Wednesday, July 2, 2008

Identification of Suspect in "Gay" Murder should reassure GLBT Community

Following a series of recent incidents involving the Royal Bahamas Police Force (RBPF), including the raiding of GLBT tourist event and the alleged assault of Haitian migrants at a club in the Southern district of Nassau the impression of a police force with little respect for the basic human rights and dignity of vulnerable communities in the Bahamas was reinforced. Thus the seeming delays and lack of progress in the investigation of the murders of famed designer Harl Taylor and College Dean Thaddeus McDonald only underscored for the GLBT community that the police in the Bahamas were not resourse to be counted upon. This impression was only strengthened when AIDS Activist Wellington Adderley and Restaurant employee Marvin Wilson were also murdered months following the Taylor and McDonald slayings.

With the release of police sketches of suspects in the Wilson murder and ultimately the naming of a Person of Interest: Troynico MacNeil with respect to the Taylor murder, speculation as to the commitment of the police force to solving these murders in particular and their commitment to serving the GBLT community to the same degree they serve the Bahamas as a whole can hopefully end. The Bahamian criminal justice system for all is anachronism still functions. It is important to note that the vast majority of all serious crimes reported to the police end in the arrest of a suspect and a charge before the courts. The danger posed by the belief that the police can not be trusted to respect the rights and dignity of GLBT persons is that these persons will not report serious crimes to the police when the occur or share information with the police that could potentially assist their investigations.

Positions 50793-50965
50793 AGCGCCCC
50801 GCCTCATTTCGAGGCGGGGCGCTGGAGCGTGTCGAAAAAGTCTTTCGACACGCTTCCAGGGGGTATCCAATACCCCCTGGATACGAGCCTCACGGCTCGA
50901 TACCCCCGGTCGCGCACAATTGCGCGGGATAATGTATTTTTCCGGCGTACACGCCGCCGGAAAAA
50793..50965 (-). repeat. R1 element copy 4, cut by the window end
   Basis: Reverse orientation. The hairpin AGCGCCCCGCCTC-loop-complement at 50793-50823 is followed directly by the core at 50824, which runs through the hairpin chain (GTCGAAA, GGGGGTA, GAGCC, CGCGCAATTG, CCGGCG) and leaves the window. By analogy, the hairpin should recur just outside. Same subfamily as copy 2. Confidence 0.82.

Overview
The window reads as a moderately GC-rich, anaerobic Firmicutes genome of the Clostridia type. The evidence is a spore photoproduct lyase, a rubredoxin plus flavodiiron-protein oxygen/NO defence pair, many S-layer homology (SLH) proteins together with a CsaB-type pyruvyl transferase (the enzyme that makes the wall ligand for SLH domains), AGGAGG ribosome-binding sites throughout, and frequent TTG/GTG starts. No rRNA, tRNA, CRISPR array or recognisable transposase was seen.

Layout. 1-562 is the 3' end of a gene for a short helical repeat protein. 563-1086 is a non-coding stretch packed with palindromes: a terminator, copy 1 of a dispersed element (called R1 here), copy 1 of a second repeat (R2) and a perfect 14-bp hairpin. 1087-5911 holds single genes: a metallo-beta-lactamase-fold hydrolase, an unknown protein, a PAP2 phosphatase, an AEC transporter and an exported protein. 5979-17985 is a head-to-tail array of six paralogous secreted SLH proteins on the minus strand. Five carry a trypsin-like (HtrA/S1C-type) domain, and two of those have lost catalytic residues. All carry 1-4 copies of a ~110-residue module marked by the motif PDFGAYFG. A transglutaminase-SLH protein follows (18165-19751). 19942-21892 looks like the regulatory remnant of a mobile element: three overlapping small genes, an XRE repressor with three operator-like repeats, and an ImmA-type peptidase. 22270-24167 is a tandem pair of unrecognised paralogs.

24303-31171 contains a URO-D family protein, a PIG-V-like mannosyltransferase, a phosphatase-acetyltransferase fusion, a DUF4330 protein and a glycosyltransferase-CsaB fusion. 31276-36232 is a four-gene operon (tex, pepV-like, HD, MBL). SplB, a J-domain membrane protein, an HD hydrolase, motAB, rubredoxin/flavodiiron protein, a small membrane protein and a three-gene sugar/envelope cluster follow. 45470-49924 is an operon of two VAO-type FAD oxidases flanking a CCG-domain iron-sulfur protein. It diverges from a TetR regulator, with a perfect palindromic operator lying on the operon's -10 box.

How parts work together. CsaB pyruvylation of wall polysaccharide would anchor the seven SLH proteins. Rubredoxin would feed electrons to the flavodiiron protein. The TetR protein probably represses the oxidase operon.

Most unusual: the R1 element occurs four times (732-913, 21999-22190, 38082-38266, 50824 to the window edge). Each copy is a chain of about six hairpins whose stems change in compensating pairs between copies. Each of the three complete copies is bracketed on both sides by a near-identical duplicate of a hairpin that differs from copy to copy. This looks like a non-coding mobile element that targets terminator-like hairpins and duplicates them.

The naming of a person of interest in the Taylor murder is a significant step in demonstrating that the police force in the Bahamas can be trusted by the GLBT community. Still it is only a single step, much work remains to be done if the community is to extend it's trust. Sensitivity training for officers with respect to human rights in general and GLBT concerns in particular should be introduced. However, the community should not expect the police force to formulate and implement such training on it's own. Representatives of the GLBT community in the Bahamas should reach out to the leadership of the RBPF and together work out how such an initiative can be put in place. Other Human Rights organizations within the Bahamas should also champion the cause of further training of officers with respect to human rights and diversity.

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